Philip:When you look at his, I guess his plan, he said, “While demand for our parks is foundational to our success, one of our primary objectives is to drive revenue growth by optimizing both attendance and guest spending levels.” So, it does seem like, again, they're following the thing we've been talking about forever, which Disney started, how do we get the spend per guest to be higher if our attendance has to be reduced? It seems like that's what he's saying, so the idea I think would be, even though their attendance is lower overall than 2019, they would look for those opportunities. But, just in my opinion, I'm not sure that they have the offerings really kind of fleshed out yet to be kind of banking on that as a solution to their growth problems. But, I also think that, again back to staffing, I'm not sure that all their parks are really fully up to speed. Like, I'd be surprised if all their parks could handle right now, the 2019 levels.
Scott:Right, but again, this goes back to after 20 years of being in a theme park, we always arm wrestled back and forth as to what is success. Is it money or is it attendance? And there is a very old school thought that says it's attendance, and there is a newer school thought that says, it's money. Now, that may flip flop over the next 20 years, who knows. I always say, "well, wait a minute, I don't get paid in attendance. So, if we can reduce our attendance," and when I said things like this, of course, they looked at me like I had three heads. But I said, "what if we can reduce the attendance, increase the quality of the guest experience, and increase revenue, wouldn't that be success?" So, you do point out that their attendance is down, but if their attendance is down and their revenue is up, I see that actually as a positive, not at all as a negative. I think it's important to recognize that in theme parks, if you've ever been to a theme park, especially in the middle of the summer, especially in Florida or California, where it's absolutely shoulder to shoulder people, it is an unpleasant experience. Your length of stay goes down, and you'd think it would go up because you'd be waiting in lines longer, but it actually goes down because, especially if you have kids, you're like, "oh dear God, let's just go back to the pool and swim." That's what the little kids want to do anyway.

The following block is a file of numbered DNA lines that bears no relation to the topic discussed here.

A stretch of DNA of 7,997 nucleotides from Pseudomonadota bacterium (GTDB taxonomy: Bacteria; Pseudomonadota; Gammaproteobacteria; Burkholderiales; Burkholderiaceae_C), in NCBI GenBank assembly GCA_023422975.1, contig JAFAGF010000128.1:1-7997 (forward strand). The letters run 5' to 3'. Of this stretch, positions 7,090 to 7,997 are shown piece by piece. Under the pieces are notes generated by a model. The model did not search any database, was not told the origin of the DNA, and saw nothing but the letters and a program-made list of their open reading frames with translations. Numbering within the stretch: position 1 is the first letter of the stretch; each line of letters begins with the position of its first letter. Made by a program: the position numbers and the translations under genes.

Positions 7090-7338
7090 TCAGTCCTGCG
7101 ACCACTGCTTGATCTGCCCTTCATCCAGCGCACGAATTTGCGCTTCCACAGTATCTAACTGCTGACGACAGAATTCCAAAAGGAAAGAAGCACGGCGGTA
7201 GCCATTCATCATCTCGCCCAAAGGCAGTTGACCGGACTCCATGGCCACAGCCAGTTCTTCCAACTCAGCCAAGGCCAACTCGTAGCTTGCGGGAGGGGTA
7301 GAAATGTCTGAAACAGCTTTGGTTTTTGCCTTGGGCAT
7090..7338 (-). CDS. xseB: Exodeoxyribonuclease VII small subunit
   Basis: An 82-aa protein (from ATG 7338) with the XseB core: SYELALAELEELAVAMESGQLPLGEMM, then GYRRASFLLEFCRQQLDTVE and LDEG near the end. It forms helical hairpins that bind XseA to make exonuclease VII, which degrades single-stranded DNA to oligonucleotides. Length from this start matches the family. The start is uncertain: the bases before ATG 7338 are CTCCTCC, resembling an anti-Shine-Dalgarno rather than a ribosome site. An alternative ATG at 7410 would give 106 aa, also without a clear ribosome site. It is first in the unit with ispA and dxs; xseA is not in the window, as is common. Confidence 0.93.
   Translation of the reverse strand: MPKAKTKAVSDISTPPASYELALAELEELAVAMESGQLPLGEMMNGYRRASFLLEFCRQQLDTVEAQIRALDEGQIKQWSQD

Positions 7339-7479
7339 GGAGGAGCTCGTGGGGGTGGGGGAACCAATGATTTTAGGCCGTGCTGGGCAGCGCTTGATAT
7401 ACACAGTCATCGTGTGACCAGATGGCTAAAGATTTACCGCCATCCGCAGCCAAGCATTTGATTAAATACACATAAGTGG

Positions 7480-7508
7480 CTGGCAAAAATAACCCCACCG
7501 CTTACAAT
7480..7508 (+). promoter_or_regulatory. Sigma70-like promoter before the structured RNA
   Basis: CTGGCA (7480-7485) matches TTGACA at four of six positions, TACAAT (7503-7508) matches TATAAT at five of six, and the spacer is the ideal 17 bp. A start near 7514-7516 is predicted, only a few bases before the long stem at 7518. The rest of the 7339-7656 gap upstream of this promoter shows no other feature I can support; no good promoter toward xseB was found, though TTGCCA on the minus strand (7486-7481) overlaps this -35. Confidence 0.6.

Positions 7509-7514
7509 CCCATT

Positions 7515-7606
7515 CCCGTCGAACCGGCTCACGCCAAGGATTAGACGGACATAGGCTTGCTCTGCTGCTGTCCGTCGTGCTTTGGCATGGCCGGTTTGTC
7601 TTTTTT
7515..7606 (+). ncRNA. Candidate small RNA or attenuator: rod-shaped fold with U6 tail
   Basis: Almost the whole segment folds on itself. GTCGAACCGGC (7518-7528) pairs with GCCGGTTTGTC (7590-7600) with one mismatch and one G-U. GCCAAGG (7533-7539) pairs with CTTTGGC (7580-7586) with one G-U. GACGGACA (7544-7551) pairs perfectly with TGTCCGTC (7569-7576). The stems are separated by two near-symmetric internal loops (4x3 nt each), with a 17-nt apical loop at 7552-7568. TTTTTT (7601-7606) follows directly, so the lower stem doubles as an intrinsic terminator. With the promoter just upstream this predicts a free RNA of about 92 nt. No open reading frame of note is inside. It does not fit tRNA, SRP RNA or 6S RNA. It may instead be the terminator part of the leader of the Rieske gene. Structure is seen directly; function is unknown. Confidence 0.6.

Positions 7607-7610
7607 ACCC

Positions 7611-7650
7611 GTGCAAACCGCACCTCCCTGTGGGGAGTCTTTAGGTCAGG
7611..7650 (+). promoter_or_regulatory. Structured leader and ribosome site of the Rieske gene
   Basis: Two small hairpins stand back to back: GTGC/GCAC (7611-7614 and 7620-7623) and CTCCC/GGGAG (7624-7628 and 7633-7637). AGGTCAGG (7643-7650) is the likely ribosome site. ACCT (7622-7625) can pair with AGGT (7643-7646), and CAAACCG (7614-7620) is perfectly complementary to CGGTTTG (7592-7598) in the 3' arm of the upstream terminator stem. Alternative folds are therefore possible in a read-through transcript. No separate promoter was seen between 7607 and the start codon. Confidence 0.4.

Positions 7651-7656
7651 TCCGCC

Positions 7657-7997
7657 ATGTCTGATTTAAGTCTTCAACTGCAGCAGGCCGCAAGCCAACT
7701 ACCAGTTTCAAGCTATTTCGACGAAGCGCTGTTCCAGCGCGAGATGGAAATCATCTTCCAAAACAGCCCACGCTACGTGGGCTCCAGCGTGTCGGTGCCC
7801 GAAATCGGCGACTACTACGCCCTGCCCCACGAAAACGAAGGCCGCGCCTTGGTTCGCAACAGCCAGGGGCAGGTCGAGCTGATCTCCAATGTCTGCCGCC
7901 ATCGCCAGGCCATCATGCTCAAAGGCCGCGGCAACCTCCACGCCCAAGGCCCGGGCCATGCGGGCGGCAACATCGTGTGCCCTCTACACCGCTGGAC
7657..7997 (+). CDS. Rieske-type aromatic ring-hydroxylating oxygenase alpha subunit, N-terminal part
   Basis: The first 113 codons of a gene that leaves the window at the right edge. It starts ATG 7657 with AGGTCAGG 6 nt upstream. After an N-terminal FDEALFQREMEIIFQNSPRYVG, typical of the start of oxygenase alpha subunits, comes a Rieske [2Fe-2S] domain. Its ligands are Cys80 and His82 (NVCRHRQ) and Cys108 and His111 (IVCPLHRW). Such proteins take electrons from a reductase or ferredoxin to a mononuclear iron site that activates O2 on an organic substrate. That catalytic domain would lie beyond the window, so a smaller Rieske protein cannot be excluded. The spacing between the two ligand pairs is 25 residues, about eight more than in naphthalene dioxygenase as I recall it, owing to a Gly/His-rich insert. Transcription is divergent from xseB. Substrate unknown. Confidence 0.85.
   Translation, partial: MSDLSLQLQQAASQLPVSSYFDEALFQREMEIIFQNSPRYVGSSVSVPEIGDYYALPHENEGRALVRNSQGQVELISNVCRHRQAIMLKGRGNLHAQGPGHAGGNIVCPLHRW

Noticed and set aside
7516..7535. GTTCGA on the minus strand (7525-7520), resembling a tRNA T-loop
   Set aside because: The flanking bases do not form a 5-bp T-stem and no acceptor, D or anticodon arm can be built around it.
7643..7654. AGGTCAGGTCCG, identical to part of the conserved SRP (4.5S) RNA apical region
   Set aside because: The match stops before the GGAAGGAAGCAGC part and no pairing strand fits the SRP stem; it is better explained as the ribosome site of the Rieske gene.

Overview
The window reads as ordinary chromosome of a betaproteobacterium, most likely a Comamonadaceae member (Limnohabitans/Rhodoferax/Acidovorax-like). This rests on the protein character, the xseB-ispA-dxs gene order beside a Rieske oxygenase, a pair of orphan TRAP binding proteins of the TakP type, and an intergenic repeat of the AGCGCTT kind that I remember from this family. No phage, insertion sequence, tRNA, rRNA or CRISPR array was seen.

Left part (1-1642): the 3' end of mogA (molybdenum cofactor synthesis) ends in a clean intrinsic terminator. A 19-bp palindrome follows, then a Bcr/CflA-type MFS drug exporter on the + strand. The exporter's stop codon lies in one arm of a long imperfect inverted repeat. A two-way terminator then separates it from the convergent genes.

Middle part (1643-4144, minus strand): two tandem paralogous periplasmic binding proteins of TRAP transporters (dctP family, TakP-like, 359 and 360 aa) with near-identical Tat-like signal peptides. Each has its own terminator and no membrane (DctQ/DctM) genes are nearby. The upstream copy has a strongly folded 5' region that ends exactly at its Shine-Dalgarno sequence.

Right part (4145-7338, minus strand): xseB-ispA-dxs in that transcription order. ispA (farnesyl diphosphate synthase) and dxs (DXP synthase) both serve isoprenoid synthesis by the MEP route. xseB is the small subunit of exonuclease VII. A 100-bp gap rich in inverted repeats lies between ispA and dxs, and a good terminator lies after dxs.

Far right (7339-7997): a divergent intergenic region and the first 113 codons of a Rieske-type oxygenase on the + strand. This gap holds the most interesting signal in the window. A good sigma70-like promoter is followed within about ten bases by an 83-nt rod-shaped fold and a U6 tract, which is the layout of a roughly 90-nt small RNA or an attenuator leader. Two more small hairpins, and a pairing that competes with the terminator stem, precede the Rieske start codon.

Scott:So, you have to kind of find that ongoing balance between revenue and attendance. I think it's important to look closer and closer at what that sweet spot is, and I think this is something that's relatively, I won't say new, but they're digging in deeper at Cedar Fair to try to figure out, you know, what is that sweet spot? What does it look like? And how can we create an experience that guests are going to enjoy, that they're going to be willing to spend money on, or spend money doing without overwhelming the situation? Because, again, another term that we've used over and over again, there's still the staffing issue. We still have to figure out that whole conundrum. So, you know, with less attendance that helps in regards to the staffing situation, because less people in the park means you can survive with less employees, less staff members. So, I don't see the lower attendance as necessarily a bad thing, I think it's interesting that you point it out. What it really says to me, and this is true whenever you look at any sort of spending report, data can be spun to say anything you want it to depending on where you've put your focus. So, you have to use data, not as the answer, but as the guiding point to the right questions.